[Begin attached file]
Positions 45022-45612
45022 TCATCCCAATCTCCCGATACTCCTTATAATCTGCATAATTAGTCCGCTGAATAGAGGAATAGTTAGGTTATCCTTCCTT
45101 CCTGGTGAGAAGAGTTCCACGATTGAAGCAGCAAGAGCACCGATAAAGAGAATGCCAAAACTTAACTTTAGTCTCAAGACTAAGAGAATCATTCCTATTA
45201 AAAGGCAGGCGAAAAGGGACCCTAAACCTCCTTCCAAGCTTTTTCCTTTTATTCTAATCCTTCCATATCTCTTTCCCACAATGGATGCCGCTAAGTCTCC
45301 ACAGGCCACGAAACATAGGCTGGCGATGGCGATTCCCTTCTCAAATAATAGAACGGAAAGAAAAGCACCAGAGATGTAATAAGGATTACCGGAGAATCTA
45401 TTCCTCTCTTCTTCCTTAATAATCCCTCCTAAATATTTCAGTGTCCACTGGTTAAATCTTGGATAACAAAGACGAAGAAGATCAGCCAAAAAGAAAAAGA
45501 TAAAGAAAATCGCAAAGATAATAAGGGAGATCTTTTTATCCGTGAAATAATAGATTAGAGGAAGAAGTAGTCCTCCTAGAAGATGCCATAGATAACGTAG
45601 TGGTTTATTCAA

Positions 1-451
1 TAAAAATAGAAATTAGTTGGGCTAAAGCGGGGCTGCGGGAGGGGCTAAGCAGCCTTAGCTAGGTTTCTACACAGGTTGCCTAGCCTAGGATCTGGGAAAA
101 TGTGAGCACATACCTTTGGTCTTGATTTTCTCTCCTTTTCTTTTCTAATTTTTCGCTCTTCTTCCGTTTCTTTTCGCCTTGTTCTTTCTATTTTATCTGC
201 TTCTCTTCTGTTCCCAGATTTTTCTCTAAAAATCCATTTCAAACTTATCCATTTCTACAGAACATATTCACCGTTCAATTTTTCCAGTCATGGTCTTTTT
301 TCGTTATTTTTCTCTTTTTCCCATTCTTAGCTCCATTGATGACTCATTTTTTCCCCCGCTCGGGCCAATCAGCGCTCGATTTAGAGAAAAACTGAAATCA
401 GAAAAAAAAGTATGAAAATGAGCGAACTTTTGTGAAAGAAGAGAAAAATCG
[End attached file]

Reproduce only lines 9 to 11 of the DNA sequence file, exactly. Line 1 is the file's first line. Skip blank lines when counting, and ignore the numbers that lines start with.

Positions 1-451
1 TAAAAATAGAAATTAGTTGGGCTAAAGCGGGGCTGCGGGAGGGGCTAAGCAGCCTTAGCTAGGTTTCTACACAGGTTGCCTAGCCTAGGATCTGGGAAAA
101 TGTGAGCACATACCTTTGGTCTTGATTTTCTCTCCTTTTCTTTTCTAATTTTTCGCTCTTCTTCCGTTTCTTTTCGCCTTGTTCTTTCTATTTTATCTGC